Credits: 15

Sample timetable
This is a guide only and is subject to change   

 

 

Monday

Tuesday

Wednesday

Thursday

Friday

9-12am

Genre

Term 1: Short Fiction


Term 2: Scriptwriting


Term 3: Poetry


Term 4: Non-Fiction

Genre

(as per Monday)

Editing

Study day

Genre

1-3pm

Genre
(as above)

Genre
(as per Monday)

Origins

Study day

Genre
(as per Mon)

 

Entry requirements

Entry to the course is based on an interview and samples of your writing.  These may be a technical report, a collection of poems, a short story, a feature article or the chapter of a novel. Or anything else that shows your writing experience and/or represents you as a writer. You will also need to send in a CV and covering letter.​

If you are applying to do the Diploma as the first year of the Bachelor of Applied Arts (Creative Writing) you will also need to meet the Whitireia Degree Entry Requirements.

Overseas students must meet the above criteria plus have IELTS 6.0 (no band lower than 5.5).

All applicants are interviewed; applicants from outside Wellington may be interviewed by phone/Skype. Interviews are held from late November through to January.  

 
 
writing class        writing on location
   

Frequently asked questions

When do applications close?
Applications close at the end of October. Applications received after this time may be considered if places are still available. To apply go to the Information and Enrolment page, and download an application form. For more information click on the ‘ask a question’ button (top right hand column) or phone 0800 944 847.

What if I am only interested in learning about writing, but not interested in a qualification?
The Creative Writing Programme allows you to both follow your passion, and gain a qualification. All the teaching is focussed on learning about writing and all students are enrolled in a qualification.
 
Do I need academic qualifications to do the course?
No. There have been students with post-graduate degrees, and students with a minimum of formal education. Good writers come from all kinds of backgrounds and educational experience.
 
If I do one genre/module, can it count towards a diploma or degree?
Yes. If you complete the assessment requirements for that module you’re eligible for the credits listed. To obtain a Bachelor of Applied Arts (Creative Writing) you need 360 credits.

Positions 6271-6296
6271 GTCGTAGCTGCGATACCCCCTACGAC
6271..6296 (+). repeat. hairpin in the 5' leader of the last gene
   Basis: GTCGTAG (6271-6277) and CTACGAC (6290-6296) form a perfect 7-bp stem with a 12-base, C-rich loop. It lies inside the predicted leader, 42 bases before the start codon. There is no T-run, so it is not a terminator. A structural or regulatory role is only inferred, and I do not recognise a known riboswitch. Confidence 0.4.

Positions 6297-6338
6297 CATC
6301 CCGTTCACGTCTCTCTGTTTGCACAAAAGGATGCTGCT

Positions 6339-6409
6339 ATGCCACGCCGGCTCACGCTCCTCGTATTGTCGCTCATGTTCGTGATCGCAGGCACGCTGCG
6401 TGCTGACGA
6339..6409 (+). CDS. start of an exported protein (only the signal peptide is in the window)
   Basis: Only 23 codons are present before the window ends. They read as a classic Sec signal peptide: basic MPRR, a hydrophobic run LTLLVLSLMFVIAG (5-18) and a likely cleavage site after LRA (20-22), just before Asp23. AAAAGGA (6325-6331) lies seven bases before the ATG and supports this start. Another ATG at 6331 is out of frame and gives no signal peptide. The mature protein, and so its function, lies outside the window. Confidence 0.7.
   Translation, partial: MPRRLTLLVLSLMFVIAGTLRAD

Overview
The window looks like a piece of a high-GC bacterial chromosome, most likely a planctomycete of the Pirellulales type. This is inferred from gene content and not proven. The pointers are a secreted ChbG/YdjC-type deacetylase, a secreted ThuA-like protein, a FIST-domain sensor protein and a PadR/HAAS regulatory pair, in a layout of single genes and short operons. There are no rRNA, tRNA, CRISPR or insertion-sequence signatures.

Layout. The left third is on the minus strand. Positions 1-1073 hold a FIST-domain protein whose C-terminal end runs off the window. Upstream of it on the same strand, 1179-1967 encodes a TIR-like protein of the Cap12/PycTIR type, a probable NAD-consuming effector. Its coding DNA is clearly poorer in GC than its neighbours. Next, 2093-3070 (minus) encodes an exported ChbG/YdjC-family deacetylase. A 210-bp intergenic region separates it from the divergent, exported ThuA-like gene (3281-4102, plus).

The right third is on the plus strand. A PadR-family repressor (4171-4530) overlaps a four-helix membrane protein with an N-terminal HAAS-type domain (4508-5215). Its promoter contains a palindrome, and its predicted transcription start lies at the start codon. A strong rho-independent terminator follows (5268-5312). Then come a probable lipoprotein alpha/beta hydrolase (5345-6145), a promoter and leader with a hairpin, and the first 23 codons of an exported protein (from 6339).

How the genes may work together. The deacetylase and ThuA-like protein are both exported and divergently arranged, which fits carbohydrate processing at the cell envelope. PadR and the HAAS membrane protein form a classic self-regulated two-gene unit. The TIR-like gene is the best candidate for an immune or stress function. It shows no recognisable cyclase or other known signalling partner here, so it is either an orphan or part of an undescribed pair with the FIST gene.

If I study part-time, can I get a student loan?
The short answer is sometimes – it depends on the number of weeks the module goes for and its ‘EFTS’ (Equivalent Full Time Student). You need to contact Studylink​ to get a definitive answer. It’s a good idea to apply for a student loan at the same time as you apply for the module/s.
 
Who are the tutors?
All tutors are experienced, practising writers. See the Staff tab on our home page.
In addition to the core tutors, you meet with a number of other practising writers as guest speakers. In recent years these have included Hera Lindsay, James Brown, Anna Taylor, Renee, Leonie Reynolds, Gavin McGibbon, Peter Tonks, Mandy Hager, Samson Sahele, Phillip Mann and Apirana Taylor.
 
What are the fees?
Domestic fees for 2017: $5,663 full-time.
International fees for 2017: $19,950 NZD full-time.
 
Are there extra costs on top of fees?
There may be some extra costs for attendance at performances, purchase of books etc. Allow approx $200.
 
Where do I get information on Student Allowance and Student Loans?
These are administered through Studylink at the Ministry of Social Development.
 
Do I need my own computer?
No, but it would be useful.
 
Where will a Diploma in Creative Writing take me?
Graduates from the Whitireia Writing Programme appear in almost every aspect of New Zealand writing life. Graduates have published and produced over 223 books and scripts. Learn more about our graduates here​​.